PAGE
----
Day 0, 5:16 a.m.: The day of my stem cell transplant
That's right. Day 0. The day my family and I have been anticipating for over 465 days, since last March. And, oh what a day it is: my rebirthday, the day of my stem cell transplant, perhaps the most important part of my chronic lymphocyctic leukemia (CLL) treatment.
Somewhere in the U.S., a young man is in a collection center donating his O+ stem cells, which will be airlifted to MD Anderson and infused into my O- system.
His stem cells will engraft in my bone marrow and begin to produce stem cells that will become white blood cells, red blood cells and platelets. His white cells will destroy what remains of my own white cells, healthy and unhealthy alike, and will become my cells. I will be reborn, given a new opportunity at life.
Research shows that exercise is safe and beneficial for most cancer patients and survivors. In fact, in most cases, it is important to keep exercising during cancer treatment.
"Exercise has the potential to help reduce some of the fatigue experienced during and after treatment, especially if you're undergoing radiation therapy. And, it can help prevent weight gain commonly experienced during chemotherapy treatment," says Carol Harrison, senior exercise physiologist.
Exercise also has the potential to improve your psychological outlook and improve your quality of life. But you may need to make some adjustments before you exercise during cancer treatment.
"It depends on treatment, type of cancer and when you need to get back into what you were doing before," Harrison says.
Use this advice to help you get started.
By Victor Hassid, M.D.
Fortunately, patients have choices when it comes to breast reconstruction. There is no cookie-cutter approach, and patients need to discuss their options in depth with their physician.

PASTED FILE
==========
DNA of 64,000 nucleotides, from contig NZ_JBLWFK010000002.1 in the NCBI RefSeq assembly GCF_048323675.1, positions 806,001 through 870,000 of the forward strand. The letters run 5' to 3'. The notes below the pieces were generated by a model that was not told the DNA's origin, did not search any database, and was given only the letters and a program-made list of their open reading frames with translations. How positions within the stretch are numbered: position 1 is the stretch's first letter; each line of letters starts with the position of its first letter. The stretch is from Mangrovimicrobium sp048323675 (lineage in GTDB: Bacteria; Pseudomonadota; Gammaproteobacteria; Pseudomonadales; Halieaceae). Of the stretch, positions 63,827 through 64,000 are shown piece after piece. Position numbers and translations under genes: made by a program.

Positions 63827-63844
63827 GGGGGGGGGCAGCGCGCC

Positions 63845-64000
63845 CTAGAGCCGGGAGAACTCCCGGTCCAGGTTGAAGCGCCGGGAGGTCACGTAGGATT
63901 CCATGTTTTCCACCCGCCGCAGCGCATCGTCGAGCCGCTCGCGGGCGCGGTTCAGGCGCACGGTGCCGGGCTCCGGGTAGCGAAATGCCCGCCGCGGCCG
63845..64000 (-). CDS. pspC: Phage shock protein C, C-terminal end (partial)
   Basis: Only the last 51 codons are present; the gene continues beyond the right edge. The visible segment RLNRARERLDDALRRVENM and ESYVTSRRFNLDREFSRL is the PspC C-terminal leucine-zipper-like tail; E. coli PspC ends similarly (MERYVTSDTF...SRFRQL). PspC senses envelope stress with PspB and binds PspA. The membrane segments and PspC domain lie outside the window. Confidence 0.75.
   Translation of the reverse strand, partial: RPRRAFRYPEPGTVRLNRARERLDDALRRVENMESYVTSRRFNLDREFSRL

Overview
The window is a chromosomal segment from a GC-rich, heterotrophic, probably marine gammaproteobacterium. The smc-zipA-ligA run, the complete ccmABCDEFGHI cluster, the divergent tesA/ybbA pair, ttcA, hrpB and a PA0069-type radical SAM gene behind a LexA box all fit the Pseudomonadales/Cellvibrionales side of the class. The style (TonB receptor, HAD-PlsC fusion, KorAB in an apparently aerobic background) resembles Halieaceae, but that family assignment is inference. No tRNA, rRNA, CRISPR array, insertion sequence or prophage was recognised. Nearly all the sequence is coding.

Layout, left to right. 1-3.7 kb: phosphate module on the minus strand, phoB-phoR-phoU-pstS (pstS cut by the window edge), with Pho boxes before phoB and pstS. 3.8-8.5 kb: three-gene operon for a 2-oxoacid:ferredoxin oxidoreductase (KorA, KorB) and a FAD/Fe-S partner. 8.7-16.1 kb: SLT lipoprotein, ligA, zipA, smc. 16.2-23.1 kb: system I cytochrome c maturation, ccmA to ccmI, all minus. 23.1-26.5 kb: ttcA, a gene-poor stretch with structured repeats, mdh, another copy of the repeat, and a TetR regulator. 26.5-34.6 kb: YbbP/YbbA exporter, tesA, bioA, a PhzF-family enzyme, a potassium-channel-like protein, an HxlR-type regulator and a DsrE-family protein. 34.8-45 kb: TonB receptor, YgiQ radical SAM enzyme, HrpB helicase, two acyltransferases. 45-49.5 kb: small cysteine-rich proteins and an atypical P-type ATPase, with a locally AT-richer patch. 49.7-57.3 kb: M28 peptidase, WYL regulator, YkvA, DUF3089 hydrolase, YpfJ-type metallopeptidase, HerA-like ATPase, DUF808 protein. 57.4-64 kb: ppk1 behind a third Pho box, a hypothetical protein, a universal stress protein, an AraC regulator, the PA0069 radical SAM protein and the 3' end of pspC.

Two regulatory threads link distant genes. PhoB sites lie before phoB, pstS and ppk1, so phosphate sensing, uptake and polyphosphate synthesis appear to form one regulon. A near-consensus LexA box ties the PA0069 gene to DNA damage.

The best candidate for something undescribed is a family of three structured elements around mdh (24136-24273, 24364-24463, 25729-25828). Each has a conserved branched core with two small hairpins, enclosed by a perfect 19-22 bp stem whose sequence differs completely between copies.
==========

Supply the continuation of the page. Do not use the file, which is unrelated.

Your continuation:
Here are five of the most common breast reconstruction myths I hear.
Myth: Breast reconstruction must take place immediately after a mastectomy.
Some women aren't certain they want breast reconstruction and wait months or even years before having surgery. Patients still undergoing breast cancer treatment may want to wait until after they have completed radiation, as radiation can limit your options for reconstruction and affect the final result. However, other women want to have breast reconstruction when they have their mastectomy.
There is no right time to undergo breast reconstruction. The timing of your reconstruction should be up to you and your physician.
By Robert Matney
Once you've received a cancer diagnosis, you're faced with a series of sometimes urgent choices, including which type of cancer treatment you undergo. We make a personal and nuanced choice when we select treatment, and I believe that the best choices come from the best information about the best options.
After my melanoma diagnosis, I underwent surgeries to remove a wide area around the original site and 39 lymph nodes (sentinel node followed by those in the region). I was diagnosed with stage 3 melanoma and needed to quickly determine what treatment to keep the cancer at bay. After much research, deliberation and discussion with family and doctors, I chose a clinical trial.
Selecting the right clinical trial
After consulting my doctors at MD Anderson -- Patrick Hwu, M.D., and Merrick Ross, M.D., -- I decided that a clinical trial would help further future treatment for myself and others, and would also be a sober, smart choice based on the relative risks and successes of the available treatments.
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- Beating cancer-related fatigue with progressive muscle relaxation
- What to expect when you get an ultrasound
- 17 things that make MD Anderson unique
- What to expect during a CT scan
- An insider's guide to MD Anderson
- 5 tips for dealing with chemotherapy
- 19 ways to help someone with cancer
- What you should know about bladder cancer
- My stem cell transplant, my rebirth
- 4 tips for exercising during cancer treatment